Lecia Bushak: Why Hand Sanitizer May Actually Harm Your Health

Stacy Rapacon: Great Funds You Can Own for $500 or Less

Cameron Huddleston: 7 Ways to Save on Home Decor

The Kosher Gourmet by Steve Petusevsky Exploring ingredients as edible-stuffed containers (TWO RECIPES + TIPS & TECHINQUES)

Jewish World Review Sept. 8, 2009 / 19 Elul 5769

Will Obama Fight For Afghanistan?

By Anne Applebaum

Applebaum
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http://www.JewishWorldReview.com | Perhaps this summer's bloody and tragic fighting season did it; or perhaps it was the disappointment of the election, with its low turnout, accompanying violence, and allegations of fraud. Whatever the reason, the Afghan war is suddenly at the center of political debate in several Western countries. At stake are not merely tactics and methods but a far more fundamental question: Should we still be in Afghanistan at all?

Given how different the political cultures of North America and Europe are sometimes alleged to be, the arguments are strikingly similar. In the United States, George Will has just pointed out that the Afghan war has now lasted longer than World Wars I and II combined. In Germany, the defense minister caused an uproar by predicting that German troops might be in Afghanistan for another decade; opposition leaders immediately started calling for a much faster withdrawal. Faced with public disapproval, the Canadians have had to promise to withdraw troops by 2011. The Dutch are supposed to pull out in 2010. At a conference I attended in Amsterdam last weekend, a large audience cheered when a panelist denounced the war. Demands for a time frame—"two more years and then out"—can be heard almost everywhere.

Equally universal (and bipartisan) are the complaints that the war's aims are unclear or unrealistic. A British defense official resigned last week on the grounds that he no longer believed the nation would accept the government's justifications for the war, which have ranged from "fighting terrorists" to controlling heroin exports. Tom Friedman demanded to know "what it will cost, how much time it could take, [and] what U.S. interests make it compelling." Others grumble that we should be focused on the "real" problems, such as Pakistan, or on an "achievable" solution, whatever that may be.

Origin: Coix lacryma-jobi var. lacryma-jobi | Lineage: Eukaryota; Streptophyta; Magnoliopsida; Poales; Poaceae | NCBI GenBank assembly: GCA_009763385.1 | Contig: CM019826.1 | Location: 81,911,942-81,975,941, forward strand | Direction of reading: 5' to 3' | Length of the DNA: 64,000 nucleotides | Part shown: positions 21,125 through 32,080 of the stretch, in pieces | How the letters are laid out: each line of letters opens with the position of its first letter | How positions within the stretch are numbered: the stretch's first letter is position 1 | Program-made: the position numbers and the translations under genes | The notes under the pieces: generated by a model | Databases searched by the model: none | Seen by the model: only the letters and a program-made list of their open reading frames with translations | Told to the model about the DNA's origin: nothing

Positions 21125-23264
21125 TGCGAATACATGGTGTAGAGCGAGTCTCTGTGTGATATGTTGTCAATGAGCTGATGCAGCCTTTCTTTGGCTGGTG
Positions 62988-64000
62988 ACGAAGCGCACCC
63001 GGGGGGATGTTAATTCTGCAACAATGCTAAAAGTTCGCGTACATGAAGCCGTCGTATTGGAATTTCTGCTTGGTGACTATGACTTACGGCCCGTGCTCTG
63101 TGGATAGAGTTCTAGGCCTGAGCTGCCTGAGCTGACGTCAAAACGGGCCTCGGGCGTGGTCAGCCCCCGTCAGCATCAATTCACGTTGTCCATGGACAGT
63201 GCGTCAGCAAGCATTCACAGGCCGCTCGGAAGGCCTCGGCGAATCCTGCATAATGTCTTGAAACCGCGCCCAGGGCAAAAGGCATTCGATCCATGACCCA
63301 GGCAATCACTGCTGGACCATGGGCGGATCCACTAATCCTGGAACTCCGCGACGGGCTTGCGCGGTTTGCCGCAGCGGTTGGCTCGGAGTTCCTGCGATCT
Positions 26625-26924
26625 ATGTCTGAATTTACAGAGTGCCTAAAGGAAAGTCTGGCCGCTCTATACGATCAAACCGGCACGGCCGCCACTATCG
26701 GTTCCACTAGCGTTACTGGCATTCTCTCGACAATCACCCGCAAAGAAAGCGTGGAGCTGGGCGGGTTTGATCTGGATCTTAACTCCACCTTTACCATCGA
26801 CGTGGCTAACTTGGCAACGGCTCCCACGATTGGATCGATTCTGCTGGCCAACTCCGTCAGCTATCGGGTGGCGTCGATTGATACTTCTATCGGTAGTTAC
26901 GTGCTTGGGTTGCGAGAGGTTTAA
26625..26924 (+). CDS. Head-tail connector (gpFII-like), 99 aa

Which is, when you think about it, all rather strange, since the goals of the war have never been in doubt in any European or North American capital. "Winning" means we leave with a minimally acceptable government in place; "losing" means the Taliban takes over and al-Qaida comes back—and no one has ever pretended success would be easy. But this is a war that has never been properly explained to most of the populations fighting it. For years it has simply been "the good war," as opposed to the "bad war" in Iraq, and so no one felt the need to argue further.

The results of this silence are most visible in those European countries where the public has thus been conned into believing that their troops aren't really fighting in Afghanistan but, rather, participating in an extensive armed charity operation. Germans, for example, were deeply disturbed to learn that a German commander had called for the NATO airstrike that killed as many as 90 Afghans in Kunduz last week. This news surprised those Germans who thought their troops in Afghanistan were doing reconstruction work. Yet Americans also seem shocked to discover that the Marines were fighting this summer to retake previously safe areas, that the elections were not going smoothly, and that the government of President Hamid Karzai was corrupt. All of that has been clear for some time. But who was talking about it?

Following the lead of one of the region's most clairvoyant experts, Ahmed Rashid, I would argue that the Afghan situation is not yet hopeless. As I wrote on the eve of the election, there is still a definite Afghan majority in the country that wants not only peace but some version of democracy. The central government still has a modicum of legitimacy, though it may not last for long. The plan to increase troops in the near future in order to give the Afghan army time to grow stronger in the long term is neither stupid nor naive, particularly if accompanied by sensible investments in roads and agriculture. But such a plan cannot be carried out without public support, and public support will not be forthcoming unless politicians agitate for it.

This, then, is the moment for Barack Obama to demonstrate that he knows how to persuade. One or two quick trips to Europe and another behind-the-scenes plea for "more troops" aren't going to do it: The European public may still like Obama better than Bush, but they don't yet believe he's any more committed to Afghanistan than his predecessor was. Nor will Americans be convinced by a speech or two, however high-flown the rhetoric and however elegant the turn of phrase.